Cutchand History, Family Crest & Coats of Arms
The ancestors of the Cutchand family come from the ancient Scottish kingdom of Dalriada. The family name comes from Hugh or from the Old French word, Huchon.
Early Origins of the Cutchand family
The surname Cutchand was first found in Glasgow, where James Huchonsone held a land in 1454. "John Huchonson was admitted burgess of Aberdeen, 1466, George Huchunson, burgess of Glasgow in 1471 reappears as George Hucheson in following year. Thom Huchonson had a precept of remission for his share in burning Lochfergus, 1488, and Robert Huchonsone, 'sangster and master of the organis' in Aberdeen is referred to again in 1496 as Huchosone and Huchonsoun." 
Further to the south in England, the Yorkshire Poll Tax of 1379 proved to have a variety of early spellings like their Scottish ancestors, specifically Isota Huchonson and Willelmus Hugchonson. "The last two are placed together, no doubt brother and sister: Mathew Huchonson and Johannes Huchesson." 
"In the 17th century the Hutchinsons held property around the city of Durham; at that time they were the most numerous and respectable of the yeomanry of the village of Bishop Middleham, but in the 18th century many of them migrated to Stockton and Whitton in the same county." 
Early History of the Cutchand family
This web page shows only a small excerpt of our Cutchand research. Another 181 words (13 lines of text) covering the years 1662, 1497, 1504, 1521, 1624, 1639, 1641, 1580, 1639, 1589, 1641, 1694, 1746, 1694, 1702, 1659, 1740, 1713, 1727 and are included under the topic Early Cutchand History in all our PDF Extended History products and printed products wherever possible.
Cutchand Spelling Variations
Historical recordings of the name Cutchand include many spelling variations. They are the result of repeated translations of the name from Gaelic to English and inconsistencies in spelling rules. They include Hutcheson, Hutchison, Huchison, MacCutcheon, MacHutcheon, MacCutchin, MacCutchan, MacCutchen, MacCutchon and many more.
Early Notables of the Cutchand family (pre 1700)
Notable amongst the Clan from early times was George Hutcheson (1580?-1639), of Lambhill, Lanarkshire, joint-founder with his younger brother Thomas [q.v.], of Hutcheson's Hospital, Glasgow, was the son of John Hutcheson, an old rentaller under the bishops of Glasgow in the lands of Gairdbraid.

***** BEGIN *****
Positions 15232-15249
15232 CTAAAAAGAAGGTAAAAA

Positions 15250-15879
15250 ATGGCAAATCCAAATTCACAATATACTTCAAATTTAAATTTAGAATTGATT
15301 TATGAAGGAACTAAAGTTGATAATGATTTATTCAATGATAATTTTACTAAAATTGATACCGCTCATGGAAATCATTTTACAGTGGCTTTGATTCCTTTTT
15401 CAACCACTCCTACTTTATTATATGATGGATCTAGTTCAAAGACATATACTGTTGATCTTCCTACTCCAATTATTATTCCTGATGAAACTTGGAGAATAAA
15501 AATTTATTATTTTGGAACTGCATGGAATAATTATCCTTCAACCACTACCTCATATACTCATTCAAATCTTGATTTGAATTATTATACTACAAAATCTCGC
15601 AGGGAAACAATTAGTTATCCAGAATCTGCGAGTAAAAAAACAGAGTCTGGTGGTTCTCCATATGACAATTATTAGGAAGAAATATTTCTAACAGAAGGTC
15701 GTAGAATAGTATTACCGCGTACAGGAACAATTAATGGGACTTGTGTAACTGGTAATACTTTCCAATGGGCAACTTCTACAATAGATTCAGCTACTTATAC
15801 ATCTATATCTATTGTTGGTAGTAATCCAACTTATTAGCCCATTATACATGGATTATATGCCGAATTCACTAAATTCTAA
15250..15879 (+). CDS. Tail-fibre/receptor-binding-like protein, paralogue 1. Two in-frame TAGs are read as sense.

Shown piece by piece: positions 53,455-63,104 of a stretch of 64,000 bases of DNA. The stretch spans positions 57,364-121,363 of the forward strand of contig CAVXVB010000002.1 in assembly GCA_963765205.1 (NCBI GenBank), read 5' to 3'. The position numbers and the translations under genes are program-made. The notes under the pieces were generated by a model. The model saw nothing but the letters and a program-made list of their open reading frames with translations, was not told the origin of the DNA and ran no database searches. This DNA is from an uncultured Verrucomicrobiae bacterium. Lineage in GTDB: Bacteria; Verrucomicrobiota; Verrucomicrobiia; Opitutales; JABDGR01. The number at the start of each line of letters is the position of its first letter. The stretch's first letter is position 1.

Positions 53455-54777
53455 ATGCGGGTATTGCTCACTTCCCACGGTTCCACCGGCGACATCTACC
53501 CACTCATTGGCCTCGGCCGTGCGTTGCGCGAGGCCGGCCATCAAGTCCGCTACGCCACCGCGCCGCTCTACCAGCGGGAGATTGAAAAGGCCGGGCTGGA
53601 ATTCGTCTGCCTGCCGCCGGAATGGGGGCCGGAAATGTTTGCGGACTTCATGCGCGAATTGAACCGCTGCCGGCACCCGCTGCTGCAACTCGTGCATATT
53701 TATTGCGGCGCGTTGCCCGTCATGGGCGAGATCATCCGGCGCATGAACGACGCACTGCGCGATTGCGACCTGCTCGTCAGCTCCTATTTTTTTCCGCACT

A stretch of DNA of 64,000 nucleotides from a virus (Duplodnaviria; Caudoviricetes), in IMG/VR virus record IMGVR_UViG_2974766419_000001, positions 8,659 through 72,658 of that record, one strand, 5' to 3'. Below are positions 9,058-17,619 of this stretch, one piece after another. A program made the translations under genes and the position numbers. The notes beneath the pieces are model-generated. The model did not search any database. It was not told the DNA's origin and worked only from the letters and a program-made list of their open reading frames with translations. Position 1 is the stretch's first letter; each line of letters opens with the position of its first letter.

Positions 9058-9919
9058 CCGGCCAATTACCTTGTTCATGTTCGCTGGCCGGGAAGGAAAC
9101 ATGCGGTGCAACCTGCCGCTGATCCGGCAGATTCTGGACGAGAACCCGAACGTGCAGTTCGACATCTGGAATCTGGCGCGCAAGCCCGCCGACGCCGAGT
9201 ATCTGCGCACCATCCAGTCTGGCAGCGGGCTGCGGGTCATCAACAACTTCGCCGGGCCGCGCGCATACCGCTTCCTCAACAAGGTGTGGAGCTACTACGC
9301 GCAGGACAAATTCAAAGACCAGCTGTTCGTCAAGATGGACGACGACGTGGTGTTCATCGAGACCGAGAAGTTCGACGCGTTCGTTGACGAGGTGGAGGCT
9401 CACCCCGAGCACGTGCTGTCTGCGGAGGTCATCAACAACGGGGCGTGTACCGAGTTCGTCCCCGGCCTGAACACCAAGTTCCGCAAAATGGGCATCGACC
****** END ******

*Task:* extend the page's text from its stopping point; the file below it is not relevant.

Thomas Hutcheson (1589-1641), was a joint-founder with his elder brother George [q.v.] of Hutcheson's Hospital, Glasgow, followed, like his brother, the profession of public writer, and was keeper of the register of sasines of the regality of Glasgow and district. 
The Rev. Francis Hutcheson (1694-1746), was an Irish philosopher from a family of Scottish Presbyterians...
Another 99 words (7 lines of text) are included under the topic Early Cutchand Notables in all our PDF Extended History products and printed products wherever possible.
Migration of the Cutchand family to Ireland
Some of the Cutchand family moved to Ireland, but this topic is not covered in this excerpt.
Another 75 words (5 lines of text) about their life in Ireland is included in all our PDF Extended History products and printed products wherever possible.
Migration of the Cutchand family
Dalriadan families proliferated in North America. Their descendants still populate many communities in the eastern parts of both the United States and Canada. Some settled in Canada as United Empire Loyalists, in the wake of the American War of Independence. Families on both sides of the border have recovered much of their heritage in the 20th century through Clan societies and highland games. Analysis of immigration records indicates that some of the first North American immigrants bore the name Cutchand or a variant listed above: John Hutchison settled in New Jersey in 1685; Robert Hutchison settled in New England in 1685; David and Nancy Hutchison arrived in New England in 1805.
Related Stories +
The Cutchand Motto +
The motto was originally a war cry or slogan. Mottoes first began to be shown with arms in the 14th and 15th centuries, but were not in general use until the 17th century. Thus the oldest coats of arms generally do not include a motto. Mottoes seldom form part of the grant of arms: Under most heraldic authorities, a motto is an optional component of the coat of arms, and can be added to or changed at will; many families have chosen not to display a motto.
Motto: Memor esto
Motto Translation: Be mindful.
- ^ Black, George F., The Surnames of Scotland Their Origin, Meaning and History. New York: New York Public Library, 1946. Print. (ISBN 0-87104-172-3)
- ^ Bardsley, C.W, A Dictionary of English and Welsh Surnames: With Special American Instances. Wiltshire: Heraldry Today, 1901. Print. (ISBN 0-900455-44-6)
- ^ Guppy, Henry Brougham, Homes of Family Names in Great Britain. 1890. Print.
- ^ Smith, George (ed), Dictionary of National Biography. London: Smith, Elder & Co., 1885-1900. Print